The English press was full, yesterday, of stories on the government's latest initiative to bolster national interest in the nation's seemingly leading export: Shakespeare. Children as young as five years old will be introduced to the works of Shakespeare, and a number of teaching initiatives, "with tried and true teaching methodologies" are being advanced among primary students. Here are links to the wide press coverage this story gained:
- Five-year-olds to study Shakespeare (The Guardian)
- Shakespeare 'for five-year-olds' (BBC)
- Shakespeare lessons for five-year-olds to be introduced (The Education Union)
- New drive for Shakespeare appreciation in schools (The Telegraph)
- Making Shakespeare simple: Children to be taught the bard's work from age six(Mail Online)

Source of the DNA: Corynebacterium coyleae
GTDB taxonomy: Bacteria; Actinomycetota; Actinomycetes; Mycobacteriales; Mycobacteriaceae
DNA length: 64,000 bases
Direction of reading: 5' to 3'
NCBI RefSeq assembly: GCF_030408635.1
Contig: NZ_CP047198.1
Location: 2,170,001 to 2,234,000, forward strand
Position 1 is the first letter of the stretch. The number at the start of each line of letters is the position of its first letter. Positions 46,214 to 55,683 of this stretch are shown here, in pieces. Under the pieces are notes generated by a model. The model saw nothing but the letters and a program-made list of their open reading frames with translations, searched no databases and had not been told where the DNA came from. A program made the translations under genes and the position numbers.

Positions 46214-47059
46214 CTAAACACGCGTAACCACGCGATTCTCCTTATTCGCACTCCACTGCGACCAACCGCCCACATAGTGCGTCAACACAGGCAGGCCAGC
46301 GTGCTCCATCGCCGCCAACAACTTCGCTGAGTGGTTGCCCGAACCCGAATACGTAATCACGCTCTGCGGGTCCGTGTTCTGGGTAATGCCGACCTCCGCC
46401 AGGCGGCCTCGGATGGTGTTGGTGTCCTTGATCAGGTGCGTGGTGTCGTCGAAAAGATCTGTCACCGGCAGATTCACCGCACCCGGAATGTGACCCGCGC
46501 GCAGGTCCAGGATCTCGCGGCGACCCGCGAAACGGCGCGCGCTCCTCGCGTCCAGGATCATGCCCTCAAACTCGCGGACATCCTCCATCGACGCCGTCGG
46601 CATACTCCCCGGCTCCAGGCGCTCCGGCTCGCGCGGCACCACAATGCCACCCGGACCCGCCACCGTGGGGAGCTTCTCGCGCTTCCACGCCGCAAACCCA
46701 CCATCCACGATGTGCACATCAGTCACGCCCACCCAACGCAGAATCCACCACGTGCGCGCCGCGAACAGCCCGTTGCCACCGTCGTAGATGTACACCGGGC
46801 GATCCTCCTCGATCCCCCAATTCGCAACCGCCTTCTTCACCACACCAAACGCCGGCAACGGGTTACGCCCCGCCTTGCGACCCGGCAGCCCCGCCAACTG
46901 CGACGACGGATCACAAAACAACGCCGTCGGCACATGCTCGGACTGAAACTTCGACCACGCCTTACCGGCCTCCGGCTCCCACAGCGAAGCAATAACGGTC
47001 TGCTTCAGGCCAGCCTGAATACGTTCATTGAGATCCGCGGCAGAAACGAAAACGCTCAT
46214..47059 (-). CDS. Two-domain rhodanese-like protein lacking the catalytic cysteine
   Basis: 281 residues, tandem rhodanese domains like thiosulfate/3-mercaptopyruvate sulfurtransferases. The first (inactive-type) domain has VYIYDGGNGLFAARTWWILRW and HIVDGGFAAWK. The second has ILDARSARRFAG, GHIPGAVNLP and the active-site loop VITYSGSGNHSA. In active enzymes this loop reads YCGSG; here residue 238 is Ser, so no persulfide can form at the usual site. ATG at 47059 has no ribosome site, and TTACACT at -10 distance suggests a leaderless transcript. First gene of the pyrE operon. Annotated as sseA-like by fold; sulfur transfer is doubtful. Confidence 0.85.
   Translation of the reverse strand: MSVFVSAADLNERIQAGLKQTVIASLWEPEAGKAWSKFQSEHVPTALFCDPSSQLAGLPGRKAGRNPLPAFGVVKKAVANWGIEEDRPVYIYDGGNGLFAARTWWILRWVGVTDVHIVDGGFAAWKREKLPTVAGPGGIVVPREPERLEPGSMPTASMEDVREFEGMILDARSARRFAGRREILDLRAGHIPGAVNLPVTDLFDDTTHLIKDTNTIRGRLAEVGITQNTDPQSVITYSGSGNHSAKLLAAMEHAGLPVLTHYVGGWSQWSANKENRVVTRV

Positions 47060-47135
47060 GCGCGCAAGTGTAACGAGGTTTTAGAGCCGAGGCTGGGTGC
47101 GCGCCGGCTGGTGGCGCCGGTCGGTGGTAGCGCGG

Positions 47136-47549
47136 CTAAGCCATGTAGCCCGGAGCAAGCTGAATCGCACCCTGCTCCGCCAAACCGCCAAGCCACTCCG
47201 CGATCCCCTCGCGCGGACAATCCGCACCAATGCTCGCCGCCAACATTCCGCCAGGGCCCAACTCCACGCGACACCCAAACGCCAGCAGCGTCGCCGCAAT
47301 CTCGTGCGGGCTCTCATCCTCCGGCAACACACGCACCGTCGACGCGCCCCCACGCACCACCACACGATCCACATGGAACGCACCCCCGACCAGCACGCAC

- Shakespeare to be taught to five-year-olds (Birmingham Post)
- Children as young as five to learn Shakespeare(Times Online)
The PDF ("Shakespeare for all ages and stages") describing the new effort can be read from the department for schools, children and families.
While England was abuzz, the rest of the world, seems not to have noticed. Really, I suppose there are two questions: 1) Is it appropriate to introduce so complex an author to such young children?; and 2) What makes English pedagogues think Shakespeare needs their help?
On the first head, I would submit there are some things inherently unsuitable to the "for Dummies" treatment: nuclear physics, reformation theology, and the works of Shakespeare among them. Simplifiied explanations can exceed the point of obviating their objects.
On the second head, the last time I checked the Shakespeare industry was thriving and needed no help from educators. In fact, in spite of the best effort of educators to discourage interest Shakespearea has triumphed. If one could invest in Shakespeare.inc it would be the better than owning Google.
Ah well, elementary educators will be elementary educators, one supposes.